Brendan O’Neill Brendan O’Neill

Voting ‘leave’ meant leaving the single market – and most voters knew it

The angrier, snootier sections of the Remain camp have done many bad things since 23 June. Some have suggested Brexit should be overthrown. Others have issued terrible libels against Leave voters, branding them ‘low information’ and xenophobic. Witness Nick Clegg in this Guardian video published this week having a good old laugh at Sheffield people who voted for Brexit after apparently falling for the ‘emotionally pungent’ claims of Leave leaders.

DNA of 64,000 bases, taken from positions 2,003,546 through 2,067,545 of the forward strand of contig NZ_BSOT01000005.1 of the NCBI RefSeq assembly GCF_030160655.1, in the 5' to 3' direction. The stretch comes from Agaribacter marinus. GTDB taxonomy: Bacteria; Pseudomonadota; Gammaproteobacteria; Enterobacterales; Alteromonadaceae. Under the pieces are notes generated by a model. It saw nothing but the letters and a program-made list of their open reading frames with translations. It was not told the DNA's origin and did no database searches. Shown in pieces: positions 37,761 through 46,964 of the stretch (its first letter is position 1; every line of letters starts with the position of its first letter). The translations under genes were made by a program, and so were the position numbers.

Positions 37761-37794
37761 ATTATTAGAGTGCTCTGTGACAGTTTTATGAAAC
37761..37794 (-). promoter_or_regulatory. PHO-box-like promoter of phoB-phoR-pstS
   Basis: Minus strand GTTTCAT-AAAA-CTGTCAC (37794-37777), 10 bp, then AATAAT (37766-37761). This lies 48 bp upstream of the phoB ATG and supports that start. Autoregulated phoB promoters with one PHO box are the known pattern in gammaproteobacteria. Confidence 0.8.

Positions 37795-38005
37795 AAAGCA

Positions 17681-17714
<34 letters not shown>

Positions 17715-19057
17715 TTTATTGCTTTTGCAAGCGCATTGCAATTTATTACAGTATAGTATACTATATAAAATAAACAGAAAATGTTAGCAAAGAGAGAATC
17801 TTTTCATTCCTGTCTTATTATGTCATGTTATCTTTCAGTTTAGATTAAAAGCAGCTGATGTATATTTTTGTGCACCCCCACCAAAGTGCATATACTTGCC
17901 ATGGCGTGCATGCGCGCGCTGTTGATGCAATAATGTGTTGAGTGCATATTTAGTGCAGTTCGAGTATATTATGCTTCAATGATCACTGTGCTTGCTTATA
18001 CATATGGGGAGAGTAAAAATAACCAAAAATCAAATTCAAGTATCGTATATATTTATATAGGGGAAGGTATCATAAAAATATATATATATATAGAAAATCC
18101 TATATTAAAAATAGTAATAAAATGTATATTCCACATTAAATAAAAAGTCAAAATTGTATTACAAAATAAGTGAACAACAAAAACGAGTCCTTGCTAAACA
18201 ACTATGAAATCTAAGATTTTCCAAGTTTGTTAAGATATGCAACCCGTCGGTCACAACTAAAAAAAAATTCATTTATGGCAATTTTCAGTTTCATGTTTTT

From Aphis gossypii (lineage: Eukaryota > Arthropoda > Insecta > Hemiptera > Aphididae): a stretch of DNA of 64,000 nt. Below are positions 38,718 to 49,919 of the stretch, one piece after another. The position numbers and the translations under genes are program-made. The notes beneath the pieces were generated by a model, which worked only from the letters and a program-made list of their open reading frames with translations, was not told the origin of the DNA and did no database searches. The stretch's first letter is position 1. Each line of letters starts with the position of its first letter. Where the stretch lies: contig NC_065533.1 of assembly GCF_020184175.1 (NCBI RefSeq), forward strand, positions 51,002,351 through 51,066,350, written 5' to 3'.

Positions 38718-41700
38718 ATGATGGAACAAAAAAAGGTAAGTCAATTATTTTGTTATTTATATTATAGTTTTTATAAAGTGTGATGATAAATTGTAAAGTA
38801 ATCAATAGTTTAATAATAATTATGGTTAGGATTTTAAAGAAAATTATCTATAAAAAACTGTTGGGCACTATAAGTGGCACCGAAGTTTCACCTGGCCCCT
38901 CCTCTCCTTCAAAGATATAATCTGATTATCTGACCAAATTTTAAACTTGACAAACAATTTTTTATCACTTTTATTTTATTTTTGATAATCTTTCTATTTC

But worst of all has been their sly rewriting of history. They’re engaged in a campaign to misremember the referendum, to depict it as a time of lies and idiocy, of racism unleashed. They’ve cranked up the memory holes, sharpened their redacting pens, and set about imposing a kind of collective amnesia, using the tactics of Soviet ‘forgetters’ to rustle up a narrative that says the referendum moment was a mad one. But it wasn’t. Consider the irate response to Theresa May’s speech. Remainers’ loudest cry is that people didn’t vote to leave the single market, as May now says we will. ‘A reckless exit from the single market was not on the ballot paper,’ says Tim Farron. The public didn’t know that legging it from the single market was a possibility, observers insist. This is untrue; political amnesia. That Leave could, and very likely would, lead to withdrawal from the single market was a central talking point of the referendum. Michael Gove, one of the most senior figures on the Leave side, said it. Out loud. In May. Voting Leave would ideally mean Britain being ‘outside the single market but [having] access to it,’ he said. Other Leavers regularly slammed the single market. David Davis laid into the ‘burdens of the single market regulations’. Vote Leave’s campaign bumf was packed with criticisms. ‘[T]he single market does more harm than good,’ it said.

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